November 28th, 2014
This week’s “Top 5” includes an agreement between LG Chem and Siemens, distributed storage projects for SolarCity with WalMart, Telecom projects for Saft in London, storage funding in Alberta, and 4 MW of storage for Canadian Solar Inc. in Ontario.
1. Return of the Friday:
By popular demand, this newsletter is back on Friday.
This analyst has been unforgivably distracted these past few weeks, confusing Areva with Alstom in the last TOP 5 in the EnStorage and Schneider Electric R&D agreement triumvirate, on top of other typos and confusions. Let’s hope that learning by heart all the battery projects in the US will teach him a lesson.
3. Still hiring
Last week, we let you know that one of our clients was looking for a Germany-based business developer – we are still accepting applications: do contact firstname.lastname@example.org to know more!
1. LG Chem and Siemens signed a memorandum of understanding to develop and market storage systems. LG Chem will supply battery and BMS and Siemens will handle PCS and integration. Siemens already integrated LG Chem cells in a Siestorage project to supply black start capacity to a gas plant in Germany.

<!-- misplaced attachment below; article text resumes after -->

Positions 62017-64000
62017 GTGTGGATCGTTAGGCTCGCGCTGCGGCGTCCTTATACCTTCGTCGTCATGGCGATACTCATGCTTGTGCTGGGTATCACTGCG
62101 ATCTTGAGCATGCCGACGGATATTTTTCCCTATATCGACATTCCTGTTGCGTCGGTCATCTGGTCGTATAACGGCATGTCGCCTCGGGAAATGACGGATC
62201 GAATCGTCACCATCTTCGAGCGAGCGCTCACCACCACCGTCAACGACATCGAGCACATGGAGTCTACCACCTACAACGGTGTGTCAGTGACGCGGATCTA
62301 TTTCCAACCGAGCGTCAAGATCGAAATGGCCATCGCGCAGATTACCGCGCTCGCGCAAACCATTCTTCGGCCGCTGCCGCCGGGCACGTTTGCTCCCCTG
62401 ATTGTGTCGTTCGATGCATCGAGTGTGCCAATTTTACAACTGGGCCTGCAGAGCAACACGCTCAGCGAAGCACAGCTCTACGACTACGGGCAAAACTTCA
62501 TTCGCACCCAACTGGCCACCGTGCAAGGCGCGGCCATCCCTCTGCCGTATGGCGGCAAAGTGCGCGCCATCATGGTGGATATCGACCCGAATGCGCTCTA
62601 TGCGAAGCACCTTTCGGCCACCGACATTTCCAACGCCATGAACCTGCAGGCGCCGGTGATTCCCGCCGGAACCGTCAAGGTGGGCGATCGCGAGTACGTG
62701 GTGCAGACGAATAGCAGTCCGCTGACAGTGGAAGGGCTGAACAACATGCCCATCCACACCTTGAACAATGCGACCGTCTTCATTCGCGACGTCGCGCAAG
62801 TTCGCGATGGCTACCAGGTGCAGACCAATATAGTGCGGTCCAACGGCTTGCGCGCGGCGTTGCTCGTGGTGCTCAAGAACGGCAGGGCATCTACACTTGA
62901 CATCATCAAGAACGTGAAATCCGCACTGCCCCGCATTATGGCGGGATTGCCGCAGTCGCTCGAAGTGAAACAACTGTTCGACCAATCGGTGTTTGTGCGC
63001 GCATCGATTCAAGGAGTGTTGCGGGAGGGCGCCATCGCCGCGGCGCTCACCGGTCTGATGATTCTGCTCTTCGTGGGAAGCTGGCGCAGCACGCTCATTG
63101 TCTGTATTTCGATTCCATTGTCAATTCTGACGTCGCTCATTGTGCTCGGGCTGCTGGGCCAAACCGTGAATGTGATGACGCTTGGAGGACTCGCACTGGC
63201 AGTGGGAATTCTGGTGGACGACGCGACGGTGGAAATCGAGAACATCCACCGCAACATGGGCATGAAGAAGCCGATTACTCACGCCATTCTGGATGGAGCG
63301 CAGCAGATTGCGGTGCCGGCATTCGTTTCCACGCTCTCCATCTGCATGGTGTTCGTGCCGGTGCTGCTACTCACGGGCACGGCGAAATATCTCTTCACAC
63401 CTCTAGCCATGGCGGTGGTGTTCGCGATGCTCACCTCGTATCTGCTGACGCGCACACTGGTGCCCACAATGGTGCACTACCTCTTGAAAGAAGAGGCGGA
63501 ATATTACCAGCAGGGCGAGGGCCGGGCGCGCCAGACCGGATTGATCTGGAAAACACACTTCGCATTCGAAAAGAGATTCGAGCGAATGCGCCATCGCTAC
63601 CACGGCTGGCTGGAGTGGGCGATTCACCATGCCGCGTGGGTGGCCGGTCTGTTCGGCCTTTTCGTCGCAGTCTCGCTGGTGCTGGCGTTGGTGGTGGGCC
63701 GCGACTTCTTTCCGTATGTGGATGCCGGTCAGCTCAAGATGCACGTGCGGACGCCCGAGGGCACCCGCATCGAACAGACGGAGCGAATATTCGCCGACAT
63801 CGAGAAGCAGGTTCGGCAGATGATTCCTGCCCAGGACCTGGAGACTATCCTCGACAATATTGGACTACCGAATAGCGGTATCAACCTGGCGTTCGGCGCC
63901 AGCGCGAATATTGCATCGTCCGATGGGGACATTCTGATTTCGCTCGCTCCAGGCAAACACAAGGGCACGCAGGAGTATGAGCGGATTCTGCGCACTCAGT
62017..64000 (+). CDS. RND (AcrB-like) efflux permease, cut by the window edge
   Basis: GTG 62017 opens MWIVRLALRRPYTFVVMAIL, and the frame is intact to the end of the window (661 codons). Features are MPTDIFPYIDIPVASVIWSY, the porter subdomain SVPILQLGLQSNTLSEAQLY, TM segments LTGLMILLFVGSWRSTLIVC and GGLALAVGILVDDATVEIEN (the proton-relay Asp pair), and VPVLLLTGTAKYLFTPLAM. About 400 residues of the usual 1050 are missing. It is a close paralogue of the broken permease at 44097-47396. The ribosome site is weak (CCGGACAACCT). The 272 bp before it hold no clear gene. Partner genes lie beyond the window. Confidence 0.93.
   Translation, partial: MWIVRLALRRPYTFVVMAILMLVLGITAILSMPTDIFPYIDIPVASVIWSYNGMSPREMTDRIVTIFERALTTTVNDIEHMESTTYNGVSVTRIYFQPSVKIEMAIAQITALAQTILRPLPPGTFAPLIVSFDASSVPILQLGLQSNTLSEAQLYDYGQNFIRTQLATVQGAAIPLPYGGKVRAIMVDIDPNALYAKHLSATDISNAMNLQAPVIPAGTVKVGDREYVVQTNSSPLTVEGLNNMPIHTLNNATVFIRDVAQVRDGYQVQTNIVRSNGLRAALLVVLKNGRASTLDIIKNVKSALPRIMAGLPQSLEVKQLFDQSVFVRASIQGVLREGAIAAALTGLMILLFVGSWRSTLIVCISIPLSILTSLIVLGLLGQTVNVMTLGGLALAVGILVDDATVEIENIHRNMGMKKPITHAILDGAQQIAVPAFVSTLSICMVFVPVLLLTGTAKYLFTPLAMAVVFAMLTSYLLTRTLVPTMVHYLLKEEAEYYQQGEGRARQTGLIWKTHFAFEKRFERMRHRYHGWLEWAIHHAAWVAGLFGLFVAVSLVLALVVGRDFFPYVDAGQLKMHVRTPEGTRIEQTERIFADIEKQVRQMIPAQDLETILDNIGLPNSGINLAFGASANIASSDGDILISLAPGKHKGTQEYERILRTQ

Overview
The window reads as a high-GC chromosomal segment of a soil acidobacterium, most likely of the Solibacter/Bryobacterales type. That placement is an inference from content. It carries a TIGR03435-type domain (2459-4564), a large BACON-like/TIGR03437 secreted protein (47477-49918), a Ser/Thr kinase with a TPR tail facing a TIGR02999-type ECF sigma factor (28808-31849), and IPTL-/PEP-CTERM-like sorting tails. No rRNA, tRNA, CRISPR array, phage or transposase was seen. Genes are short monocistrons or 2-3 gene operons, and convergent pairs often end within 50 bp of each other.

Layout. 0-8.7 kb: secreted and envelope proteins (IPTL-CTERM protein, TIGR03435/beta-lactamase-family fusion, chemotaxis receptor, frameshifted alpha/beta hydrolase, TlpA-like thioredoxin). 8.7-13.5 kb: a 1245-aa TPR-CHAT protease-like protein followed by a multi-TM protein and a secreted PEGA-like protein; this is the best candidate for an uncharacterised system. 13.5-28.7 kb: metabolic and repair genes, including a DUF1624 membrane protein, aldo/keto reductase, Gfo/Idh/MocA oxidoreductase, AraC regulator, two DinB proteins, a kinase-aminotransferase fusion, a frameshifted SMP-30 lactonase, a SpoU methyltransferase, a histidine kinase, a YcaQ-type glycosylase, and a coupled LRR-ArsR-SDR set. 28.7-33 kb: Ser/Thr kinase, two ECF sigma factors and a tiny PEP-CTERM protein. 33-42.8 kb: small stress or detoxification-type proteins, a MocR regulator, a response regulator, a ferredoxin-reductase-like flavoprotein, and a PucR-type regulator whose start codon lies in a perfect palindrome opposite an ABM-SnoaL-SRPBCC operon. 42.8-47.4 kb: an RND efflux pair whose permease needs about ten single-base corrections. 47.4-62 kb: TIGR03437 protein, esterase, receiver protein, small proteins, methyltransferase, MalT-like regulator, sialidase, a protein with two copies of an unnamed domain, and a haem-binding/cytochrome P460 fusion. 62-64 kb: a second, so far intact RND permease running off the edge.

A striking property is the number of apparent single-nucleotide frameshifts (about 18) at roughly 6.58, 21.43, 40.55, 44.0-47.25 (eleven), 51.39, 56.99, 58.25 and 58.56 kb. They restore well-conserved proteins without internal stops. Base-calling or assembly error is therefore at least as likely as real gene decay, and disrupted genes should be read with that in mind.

2. SolarCity will install solar panels at WalMart stores in 36 States over the next four years. SolarCity will also install storage: “The next ten solar energy storage projects will each use a larger 200 kilowatt (400 kilowatt hour) battery, expanding battery storage capabilities as well as further reducing energy expense.”
3. Saft installed Evolion 62 kWh batteries at six London sites for telecom operator Airwave. Saft batteries reduced the storage weight by 1200 kg on each site compared to the ones previously installed.
4. “Alberta Innovates – Energy and Environment Solutions (AI-EES) has announced that it is making CAN$2 million [~1.78mUSD] in funding available to help develop next-generation energy storage technologies for Alberta.” “Applications are due Jan. 29, 2015”
5. “Canadian Solar Inc. (CSIQ) will provide 4 megawatts of energy storage to support Ontario’s power grid. The company will supply reactive power, voltage support and energy storage using lithium batteries, Canadian Solar said in a statement today. It will provide operations and maintenance for three years. Terms weren’t disclosed. ”